The Leopard (Ill Gattopardo) (1963)
The Prince of Salina, a noble aristocrat of impeccable integrity, tries to preserve his family and class amid the tumultuous social upheavals of 1860s Sicily.
27 March 1963 (Italy)
- Twentieth Century – Fox (US)
- Titanus (Italy)
Luchino Visconti’s (1906-1976) film, Il Gattopardo (1963), translated in the United States as The Leopard, is an Italian epic based on Giuseppe Tomasi di Lampedusa’s (1896-1957) novel of the same name, published 1958. Both film and novel recount the decline of a Sicilian prince and his family during Italy’s Risorgimeno, when the middle class rebelled against the aristocracy to establish a democratic Italy. Lampedusa, a Sicilian aristocrat himself, based the character of Don Fabrizio, Prince of Salina on his own noble great-grandfather, who lived during the conflict and witnessed the downfall of his feudal family (Kael 2011, 723). In Visconti’s adaptation, the Prince is played by Burt Lancaster, alongside Alain Delon as Tancredi Falconeri, the prince’s nephew, and Claudia Cardinale as Angelica, Tancredi’s fiancé. In this paper I will describe and analyze the costumes of the Prince, Tancredi and Angelica, as well as some supporting characters, specifically in the opening scene and in the ball scene. All analysis is based on the 185-minute cut of the film on the Criterion Collection DVD set released in 2004 by Twentieth-Century Fox. The film is set in 1860 Sicily and focuses on a noble family whose lives will inevitably change due to the social upheaval that is taking place all around them. The filmmakers had to communicate through clothes and setting that the family was aristocratic while maintaining a certain level of historical accuracy. Since this paper will focus on two specific scenes, one taking place during the day and the other at night, it is important to establish what typical daywear and eveningwear for a European patrician family was in 1860.
About the Period Setting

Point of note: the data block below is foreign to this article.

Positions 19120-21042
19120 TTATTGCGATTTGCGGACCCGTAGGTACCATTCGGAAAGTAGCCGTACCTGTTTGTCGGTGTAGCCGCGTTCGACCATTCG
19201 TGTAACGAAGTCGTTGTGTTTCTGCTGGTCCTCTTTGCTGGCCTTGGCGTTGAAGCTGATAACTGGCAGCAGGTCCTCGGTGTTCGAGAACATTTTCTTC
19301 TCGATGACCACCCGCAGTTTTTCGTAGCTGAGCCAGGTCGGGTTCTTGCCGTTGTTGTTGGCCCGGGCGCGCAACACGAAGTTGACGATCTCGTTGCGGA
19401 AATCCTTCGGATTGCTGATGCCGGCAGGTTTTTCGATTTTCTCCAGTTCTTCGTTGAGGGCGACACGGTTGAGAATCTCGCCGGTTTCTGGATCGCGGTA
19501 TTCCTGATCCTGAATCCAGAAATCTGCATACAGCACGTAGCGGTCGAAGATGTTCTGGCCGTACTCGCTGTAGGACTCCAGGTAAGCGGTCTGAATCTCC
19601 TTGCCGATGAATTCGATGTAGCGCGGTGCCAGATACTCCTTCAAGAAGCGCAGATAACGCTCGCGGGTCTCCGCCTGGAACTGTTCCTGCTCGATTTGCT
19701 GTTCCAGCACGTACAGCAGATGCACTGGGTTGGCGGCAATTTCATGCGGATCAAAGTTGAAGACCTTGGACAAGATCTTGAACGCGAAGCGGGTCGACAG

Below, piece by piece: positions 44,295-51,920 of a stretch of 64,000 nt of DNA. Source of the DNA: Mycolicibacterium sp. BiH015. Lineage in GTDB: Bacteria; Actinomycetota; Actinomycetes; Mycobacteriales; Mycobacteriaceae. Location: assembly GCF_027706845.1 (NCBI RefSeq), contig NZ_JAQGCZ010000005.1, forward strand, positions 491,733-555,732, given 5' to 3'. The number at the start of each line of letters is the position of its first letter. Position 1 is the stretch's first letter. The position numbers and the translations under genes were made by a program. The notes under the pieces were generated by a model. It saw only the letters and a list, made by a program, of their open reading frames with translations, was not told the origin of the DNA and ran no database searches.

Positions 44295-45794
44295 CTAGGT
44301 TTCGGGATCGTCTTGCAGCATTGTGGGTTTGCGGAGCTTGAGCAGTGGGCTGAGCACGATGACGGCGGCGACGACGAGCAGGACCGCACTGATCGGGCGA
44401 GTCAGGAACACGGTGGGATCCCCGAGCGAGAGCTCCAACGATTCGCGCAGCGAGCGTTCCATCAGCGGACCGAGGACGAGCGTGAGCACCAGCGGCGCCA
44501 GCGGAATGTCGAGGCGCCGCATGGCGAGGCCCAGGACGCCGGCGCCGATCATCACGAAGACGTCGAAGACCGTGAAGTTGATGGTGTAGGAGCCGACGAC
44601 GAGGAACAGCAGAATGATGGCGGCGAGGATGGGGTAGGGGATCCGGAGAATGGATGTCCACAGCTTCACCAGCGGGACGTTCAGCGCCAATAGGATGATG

For women, the prevailing silhouette of the time was tightly corseted through the waist with a full, rounded skirt (Fig. 1). This broad based shape that resembled a bell was supported by cage crinolines (Fig. 2), which had replaced layers of petticoats as the way to maintain a skirt’s fullness. There was an emphasis on particular dress for different activities or public occasions, such as the walking dress, carriage dress and promenade dress. Daytime called for long sleeves, which may have been tight through the arms (Fig. 3) or constructed with more voluminous, pagoda-style sleeves. Bodices featured high neck lines with buttons up the center front and sloped shoulders. Fashions of the 1860s often featured masculine elements, especially evident in the bodices of the time period like the extant example from the Museum at FIT, which borrows military elements (Fig. 4). Lace was used for details like collars and cuffs. By the 1860s the invention of aniline dyes allowed for dresses to be dyed a much wider range of colors, allowing for brighter, more saturated hues. For day fabrics, cotton, wool and even silk would be used. Social rules demanded that women cover their heads with bonnets or other hats when outside and also served to protect from the sun. Bare shoulders were typical of 1860s evening gowns, with bodices featuring wide necklines and short sleeves. The volume in skirts remained full and emphasized a narrow waist. In some instances, dresses could transform from a day dress to an evening dress by using the same skirt and simply switching the bodice. Evening gowns of the period were often made of sumptuous materials that were reminiscent of the Rococo era. This is exemplified in Franz Xavier Winterhalter’s 1855 group portrait The Empress Eugenie Surrounded by Her Ladies in Waiting (Fig. 5), in which all the women are dressed in lavish evening dresses with the characteristic full skirts and off the shoulder bodices. One surviving example is made from similar materials as the garments seen in the painting, like silk taffeta, satin, tulle and other embellishments (Fig. 6). Fans were often necessary accessories at balls when dancers became over-heated. Eveningwear did not require a hat while inside, but hair would have been worn pulled back, parted down the center to the nape of the neck and with loops or ringlets covering the ears. Ornaments for eveningwear may have been floral wreaths, ostrich feathers or other decorations (V&A Museum 2017).